The importance of psychosocial support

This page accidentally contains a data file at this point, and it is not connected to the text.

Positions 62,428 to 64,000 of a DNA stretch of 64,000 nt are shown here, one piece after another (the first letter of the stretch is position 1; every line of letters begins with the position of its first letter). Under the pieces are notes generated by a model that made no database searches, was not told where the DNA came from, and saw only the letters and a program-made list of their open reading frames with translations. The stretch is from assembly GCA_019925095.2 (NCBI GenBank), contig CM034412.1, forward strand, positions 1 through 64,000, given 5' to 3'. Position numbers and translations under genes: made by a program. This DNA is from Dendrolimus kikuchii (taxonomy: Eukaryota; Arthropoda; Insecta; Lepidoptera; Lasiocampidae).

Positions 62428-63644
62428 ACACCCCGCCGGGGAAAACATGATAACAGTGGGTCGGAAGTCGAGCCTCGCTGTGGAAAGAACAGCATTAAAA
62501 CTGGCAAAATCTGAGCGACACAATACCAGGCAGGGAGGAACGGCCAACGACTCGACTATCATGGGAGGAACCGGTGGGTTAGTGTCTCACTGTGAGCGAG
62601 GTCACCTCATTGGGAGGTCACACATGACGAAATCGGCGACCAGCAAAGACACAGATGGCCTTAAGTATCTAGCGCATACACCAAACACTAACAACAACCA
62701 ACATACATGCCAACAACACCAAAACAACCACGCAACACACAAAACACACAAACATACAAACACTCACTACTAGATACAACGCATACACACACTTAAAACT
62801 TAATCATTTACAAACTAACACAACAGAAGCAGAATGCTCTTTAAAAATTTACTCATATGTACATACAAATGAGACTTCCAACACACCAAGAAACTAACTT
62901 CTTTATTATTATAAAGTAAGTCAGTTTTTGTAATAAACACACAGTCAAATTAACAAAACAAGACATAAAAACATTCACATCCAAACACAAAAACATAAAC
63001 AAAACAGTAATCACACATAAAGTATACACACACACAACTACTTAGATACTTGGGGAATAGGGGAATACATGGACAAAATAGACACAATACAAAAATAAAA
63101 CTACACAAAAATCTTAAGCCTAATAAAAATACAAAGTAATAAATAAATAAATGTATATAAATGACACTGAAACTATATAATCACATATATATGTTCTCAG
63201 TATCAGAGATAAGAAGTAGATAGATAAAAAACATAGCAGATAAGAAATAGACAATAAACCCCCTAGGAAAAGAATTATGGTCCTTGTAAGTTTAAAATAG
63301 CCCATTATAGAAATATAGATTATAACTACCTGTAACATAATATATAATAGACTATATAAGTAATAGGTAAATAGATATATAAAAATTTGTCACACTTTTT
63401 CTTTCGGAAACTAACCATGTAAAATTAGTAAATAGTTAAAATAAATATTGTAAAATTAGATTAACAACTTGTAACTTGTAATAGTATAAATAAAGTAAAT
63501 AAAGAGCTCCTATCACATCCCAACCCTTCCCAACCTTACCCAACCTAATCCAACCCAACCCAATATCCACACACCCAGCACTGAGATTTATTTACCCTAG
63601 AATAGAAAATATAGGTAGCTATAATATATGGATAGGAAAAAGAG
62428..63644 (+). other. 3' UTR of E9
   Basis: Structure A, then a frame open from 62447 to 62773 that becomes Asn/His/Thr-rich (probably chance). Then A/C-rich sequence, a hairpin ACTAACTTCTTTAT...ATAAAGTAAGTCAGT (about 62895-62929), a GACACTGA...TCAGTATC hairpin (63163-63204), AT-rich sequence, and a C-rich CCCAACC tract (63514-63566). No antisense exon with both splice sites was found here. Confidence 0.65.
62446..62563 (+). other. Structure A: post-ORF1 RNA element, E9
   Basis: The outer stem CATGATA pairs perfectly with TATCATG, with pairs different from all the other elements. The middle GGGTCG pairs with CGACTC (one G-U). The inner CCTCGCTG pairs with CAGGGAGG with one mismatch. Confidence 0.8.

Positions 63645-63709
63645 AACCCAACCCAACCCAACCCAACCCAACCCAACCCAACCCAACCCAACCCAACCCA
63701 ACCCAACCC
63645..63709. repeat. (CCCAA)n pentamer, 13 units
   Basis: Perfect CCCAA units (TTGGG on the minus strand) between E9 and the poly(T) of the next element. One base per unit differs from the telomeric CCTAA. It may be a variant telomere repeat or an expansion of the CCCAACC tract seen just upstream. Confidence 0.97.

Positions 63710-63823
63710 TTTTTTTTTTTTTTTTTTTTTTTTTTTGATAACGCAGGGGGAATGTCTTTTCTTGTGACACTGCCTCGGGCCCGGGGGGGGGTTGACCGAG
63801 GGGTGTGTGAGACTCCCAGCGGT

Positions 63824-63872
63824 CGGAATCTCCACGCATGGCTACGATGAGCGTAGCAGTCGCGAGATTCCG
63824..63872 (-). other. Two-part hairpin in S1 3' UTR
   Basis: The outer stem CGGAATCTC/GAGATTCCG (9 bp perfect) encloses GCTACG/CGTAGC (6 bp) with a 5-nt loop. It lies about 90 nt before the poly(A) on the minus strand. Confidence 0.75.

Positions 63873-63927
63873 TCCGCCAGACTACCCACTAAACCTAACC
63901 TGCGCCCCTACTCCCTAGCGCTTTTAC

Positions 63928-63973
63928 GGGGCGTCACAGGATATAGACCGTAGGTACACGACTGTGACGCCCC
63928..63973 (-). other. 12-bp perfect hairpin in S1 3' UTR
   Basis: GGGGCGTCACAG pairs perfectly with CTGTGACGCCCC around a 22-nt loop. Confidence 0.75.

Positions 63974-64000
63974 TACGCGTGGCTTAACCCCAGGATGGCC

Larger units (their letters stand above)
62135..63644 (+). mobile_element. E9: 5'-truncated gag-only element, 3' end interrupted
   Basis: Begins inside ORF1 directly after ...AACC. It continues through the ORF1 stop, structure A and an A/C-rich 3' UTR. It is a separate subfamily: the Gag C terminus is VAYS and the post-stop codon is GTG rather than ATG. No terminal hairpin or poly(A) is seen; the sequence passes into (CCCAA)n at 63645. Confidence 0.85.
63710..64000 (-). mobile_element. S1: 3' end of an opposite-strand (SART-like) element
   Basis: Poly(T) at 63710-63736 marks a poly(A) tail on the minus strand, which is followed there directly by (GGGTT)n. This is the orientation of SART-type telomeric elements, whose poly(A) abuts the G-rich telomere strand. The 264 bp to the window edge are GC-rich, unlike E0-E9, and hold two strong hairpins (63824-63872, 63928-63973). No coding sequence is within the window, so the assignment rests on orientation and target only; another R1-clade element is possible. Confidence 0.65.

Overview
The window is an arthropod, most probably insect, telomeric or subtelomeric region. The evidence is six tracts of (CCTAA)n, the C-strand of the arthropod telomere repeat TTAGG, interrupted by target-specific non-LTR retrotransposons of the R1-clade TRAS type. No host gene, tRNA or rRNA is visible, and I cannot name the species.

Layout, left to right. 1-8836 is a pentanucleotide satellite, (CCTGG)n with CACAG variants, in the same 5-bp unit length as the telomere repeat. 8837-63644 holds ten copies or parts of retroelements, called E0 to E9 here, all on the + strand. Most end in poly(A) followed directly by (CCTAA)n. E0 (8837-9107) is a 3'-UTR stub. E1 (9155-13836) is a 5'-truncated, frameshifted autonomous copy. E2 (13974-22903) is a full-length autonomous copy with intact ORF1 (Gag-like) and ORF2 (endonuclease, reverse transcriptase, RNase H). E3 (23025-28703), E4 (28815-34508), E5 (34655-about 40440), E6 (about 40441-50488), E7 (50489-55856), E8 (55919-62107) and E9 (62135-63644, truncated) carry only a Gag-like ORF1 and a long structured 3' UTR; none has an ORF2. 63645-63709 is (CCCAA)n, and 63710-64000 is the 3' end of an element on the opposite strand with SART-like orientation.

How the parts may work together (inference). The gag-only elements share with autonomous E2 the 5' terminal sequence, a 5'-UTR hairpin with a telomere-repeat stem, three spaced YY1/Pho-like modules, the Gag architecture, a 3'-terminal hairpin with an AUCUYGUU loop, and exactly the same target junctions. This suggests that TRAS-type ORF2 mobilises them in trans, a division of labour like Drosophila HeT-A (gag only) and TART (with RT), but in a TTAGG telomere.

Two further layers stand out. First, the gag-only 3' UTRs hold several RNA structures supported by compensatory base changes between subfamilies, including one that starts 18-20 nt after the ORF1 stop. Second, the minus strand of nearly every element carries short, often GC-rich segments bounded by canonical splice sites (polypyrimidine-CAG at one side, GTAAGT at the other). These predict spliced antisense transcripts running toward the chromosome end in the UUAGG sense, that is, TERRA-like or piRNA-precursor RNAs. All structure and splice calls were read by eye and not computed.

In all disasters, many of the victims are seriously traumatised, especially among vulnerable groups such as children and the elderly. The need for instant psychological first aid is immense, as people are often in shock, having lost relatives, friends, neighbours, homes and the sense of control over their own lives. Normal reactions include feelings of grief, anger, frustration, fear and loss of trust. Following the initial shock, psychosocial support needs are obvious, as whole communities are uprooted and relocated into temporary camps. After the tsunami, the JRCS medical teams and dedicated teams provided psychosocial support as part of their emergency help, but many of those who are affected by this disaster will need such support for a very long time. Professional help to do this is not feasible or available even in many high income countries, but experience shows that trained community volunteers can be mobilised. Effective and functional models are available in many RC societies, in particular in Scandinavia, and IFRC has a reference centre for method development and sharing of such experiences hosted by the Danish RC. Beyond immediate psychological first aid, JRCS should therefore investigate how it could provide long-term, volunteer delivered psychosocial support to individuals and communities as part of its recovery programme. When the ‘Estonia’ ferry sank in the Baltic Sea in 1994, over 850 people drowned or died from hypothermia and psychosocial support was provided to family members and friends for several years by the Swedish Red Cross.